While returning from the graveyard towards event site we passed from among the lust green fields of barley, apricot trees and old houses. Few were discussing the rGyapak, the construction of houses using clay in contrast to the current trend of using cement. They were praising the quality of Pashkum’s soil that remains strong and water resistant if used for house construction especially for walls and roof top. Contrary, using cement is not environment friendly and also cold for winters.

Few were discussing endangered Purgi words, one that catches my attention was “rgyastid” – means surrounding. One said he has not heard the word since his childhood pointing towards the dearth of vocabulary among the contemporary local generation.

On reaching the event site we saw various self-help groups from the village decorated stalls showcasing traditional foods and historical artifacts, offering attendees a glimpse into the rich culture of Kargil. 

Among the artifacts were hori chamik, chatip, kumaqs (wooden purse), malchay, chukar, skya, samawar, chiks (stone used to produce apricot oil), rdung shing (to mash turnip), tukuru (used to store tobacco), rzam, bow, shing kulik (wooden lock), pumpa (rounded bowl to store water), lduru (stone bailer), zarbu (wooden chamcha), tharu (to serve paba), marluk (to store ghee), khazay, chaluk, bamba (local light), purik ge rgzomfu, kari, skuru (to woven wool), chilim, lee-mur and many others among which many were those I have seen for first time.

Among traditional foods were broo, mulaq ge taki, nakstan, lumbu, paba, popot, marzan, poli, and many others. Another woman had showcased wild herbs that are traditionally used as medicine that include, issman, rtsoo, brakspot, hkangmar, and lahor kory.

The audience was awed by the mention of heroes of Kargil who bravely fought against the Dogra invasion and sacrificed their lives. Nasir Khafi made mention of Kalon Hussain Khan, Suka Mir and Bongfo Hussain. The people of Pashkum must have pushed chests up in pride when the speaker said that Bongfo Hussain was from Pashkum who along with others spearheaded the battle against the Dogra invasion twice at Suru and Lankerchay. For a moment, the audience could feel the scenario of resistance against Dogra invasion when Abass Zameer Tumail, a short story writer narrated a short fiction over the struggle of Purig people against the infamous Dogra army.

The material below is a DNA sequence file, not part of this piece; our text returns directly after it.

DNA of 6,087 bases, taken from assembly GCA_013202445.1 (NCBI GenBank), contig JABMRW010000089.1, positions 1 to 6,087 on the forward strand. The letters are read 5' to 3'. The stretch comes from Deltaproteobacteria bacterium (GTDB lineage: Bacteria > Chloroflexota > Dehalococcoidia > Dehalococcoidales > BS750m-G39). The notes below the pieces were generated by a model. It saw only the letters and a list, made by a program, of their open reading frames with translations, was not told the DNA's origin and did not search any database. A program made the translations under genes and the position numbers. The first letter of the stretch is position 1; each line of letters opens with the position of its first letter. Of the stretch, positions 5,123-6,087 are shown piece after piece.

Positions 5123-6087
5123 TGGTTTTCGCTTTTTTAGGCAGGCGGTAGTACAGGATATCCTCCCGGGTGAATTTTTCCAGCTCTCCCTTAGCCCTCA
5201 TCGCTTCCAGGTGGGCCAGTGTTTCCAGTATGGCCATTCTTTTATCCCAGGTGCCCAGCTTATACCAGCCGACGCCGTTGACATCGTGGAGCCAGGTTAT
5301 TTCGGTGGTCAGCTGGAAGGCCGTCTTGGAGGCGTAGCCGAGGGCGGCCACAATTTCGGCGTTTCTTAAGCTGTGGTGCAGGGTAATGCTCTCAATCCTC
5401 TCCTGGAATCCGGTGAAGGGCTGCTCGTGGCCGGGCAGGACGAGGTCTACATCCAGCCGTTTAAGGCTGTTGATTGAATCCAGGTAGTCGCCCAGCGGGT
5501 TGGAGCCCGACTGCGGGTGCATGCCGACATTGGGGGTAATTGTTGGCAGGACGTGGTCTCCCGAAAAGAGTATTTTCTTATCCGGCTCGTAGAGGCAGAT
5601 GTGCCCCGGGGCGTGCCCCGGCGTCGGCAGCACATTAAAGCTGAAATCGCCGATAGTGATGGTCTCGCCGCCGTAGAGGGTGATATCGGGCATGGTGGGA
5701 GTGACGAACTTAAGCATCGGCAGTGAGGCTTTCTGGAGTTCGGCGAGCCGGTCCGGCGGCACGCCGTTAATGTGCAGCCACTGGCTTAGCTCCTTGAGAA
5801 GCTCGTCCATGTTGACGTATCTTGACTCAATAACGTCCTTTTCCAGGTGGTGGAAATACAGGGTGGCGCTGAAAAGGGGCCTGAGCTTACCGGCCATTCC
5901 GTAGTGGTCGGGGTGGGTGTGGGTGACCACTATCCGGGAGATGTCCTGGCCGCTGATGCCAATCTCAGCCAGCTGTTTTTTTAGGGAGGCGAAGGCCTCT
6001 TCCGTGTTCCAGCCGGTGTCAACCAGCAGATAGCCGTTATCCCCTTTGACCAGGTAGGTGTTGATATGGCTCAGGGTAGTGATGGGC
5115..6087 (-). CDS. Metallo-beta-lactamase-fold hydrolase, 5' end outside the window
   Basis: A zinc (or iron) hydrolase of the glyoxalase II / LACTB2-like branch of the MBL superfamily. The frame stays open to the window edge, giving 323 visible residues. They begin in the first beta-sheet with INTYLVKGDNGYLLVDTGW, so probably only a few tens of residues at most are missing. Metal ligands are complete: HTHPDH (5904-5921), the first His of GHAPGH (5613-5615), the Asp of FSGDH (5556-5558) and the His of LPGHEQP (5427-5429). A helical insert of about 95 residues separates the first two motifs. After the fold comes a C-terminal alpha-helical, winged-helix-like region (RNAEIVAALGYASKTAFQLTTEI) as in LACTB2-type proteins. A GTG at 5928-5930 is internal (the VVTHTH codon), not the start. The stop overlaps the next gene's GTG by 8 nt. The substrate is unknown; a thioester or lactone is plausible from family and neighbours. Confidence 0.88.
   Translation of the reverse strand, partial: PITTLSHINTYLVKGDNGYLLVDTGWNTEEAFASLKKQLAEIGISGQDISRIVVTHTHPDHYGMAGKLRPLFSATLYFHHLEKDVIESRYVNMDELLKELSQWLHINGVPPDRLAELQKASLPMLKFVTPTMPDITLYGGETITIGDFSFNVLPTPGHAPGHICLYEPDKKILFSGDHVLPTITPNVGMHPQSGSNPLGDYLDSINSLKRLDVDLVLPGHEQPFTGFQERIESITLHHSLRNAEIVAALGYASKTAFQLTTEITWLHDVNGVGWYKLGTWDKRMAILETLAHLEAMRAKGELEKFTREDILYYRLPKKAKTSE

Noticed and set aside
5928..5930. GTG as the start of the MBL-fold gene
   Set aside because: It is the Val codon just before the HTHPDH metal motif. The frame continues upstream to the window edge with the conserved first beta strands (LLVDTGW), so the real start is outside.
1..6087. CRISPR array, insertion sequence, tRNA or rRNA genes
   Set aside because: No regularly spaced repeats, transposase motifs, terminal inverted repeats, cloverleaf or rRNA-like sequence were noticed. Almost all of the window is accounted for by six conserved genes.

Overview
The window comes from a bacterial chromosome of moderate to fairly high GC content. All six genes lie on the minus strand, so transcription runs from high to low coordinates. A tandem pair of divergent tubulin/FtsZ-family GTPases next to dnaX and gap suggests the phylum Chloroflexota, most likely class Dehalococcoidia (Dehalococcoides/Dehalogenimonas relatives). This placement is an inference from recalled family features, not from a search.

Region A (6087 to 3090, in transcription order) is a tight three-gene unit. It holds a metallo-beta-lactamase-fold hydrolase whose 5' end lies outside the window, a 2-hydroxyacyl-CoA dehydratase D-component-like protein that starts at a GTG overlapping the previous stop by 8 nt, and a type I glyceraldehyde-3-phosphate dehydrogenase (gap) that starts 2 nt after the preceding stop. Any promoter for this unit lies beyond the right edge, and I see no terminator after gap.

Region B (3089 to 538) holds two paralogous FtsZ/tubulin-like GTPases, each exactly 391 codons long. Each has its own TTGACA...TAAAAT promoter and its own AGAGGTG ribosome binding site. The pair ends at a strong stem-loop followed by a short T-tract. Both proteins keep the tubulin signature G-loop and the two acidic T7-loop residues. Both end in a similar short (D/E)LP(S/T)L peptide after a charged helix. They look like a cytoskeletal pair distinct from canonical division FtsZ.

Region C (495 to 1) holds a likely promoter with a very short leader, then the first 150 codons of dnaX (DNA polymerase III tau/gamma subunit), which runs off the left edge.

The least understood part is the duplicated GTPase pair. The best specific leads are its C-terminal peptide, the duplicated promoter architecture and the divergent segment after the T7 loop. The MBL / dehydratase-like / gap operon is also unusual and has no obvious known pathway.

Persisting the narrative, Haji Hussain Pashkumpa shared the story behind castles at Pashkum one of which was made for Muslim Begum. A local prince had gone to Kashmir and married a Hindu women named Ganga Rani who converted to Islam and renamed as Muslim Begum which the locals pronounce as Muslim Bekum. Habib Cho is a well known prince in Kargil’s history who built the castle at Pashkum. The famous Hlar Chay masjid’s actual name is “Hla rChiks” masjid. The name reflects towards a myth that the masjid was built by hLa.

Isfindyar Khan sings a rGyan Lhu with mention of Pashkum village. He also reflected on history of Pashkum. While Dr Mohd Ilyas reflected on history and Tamlay by Taqi Khan Nayab thrilled the audience with traditional tSod (riddle). Agha Hadi Shah chaired a poetic symposium where Khumar Tumaily, Mohd Hussain Rehnuma, Master Nissar, and other took part.

Enriching my knowledge about the language and culture from the discourse at the event and showcase of artifacts, I had thoughts that the PCLS should keep up such events at different villages so that different items and artifacts could come out in public from different villages which have different cultural styles.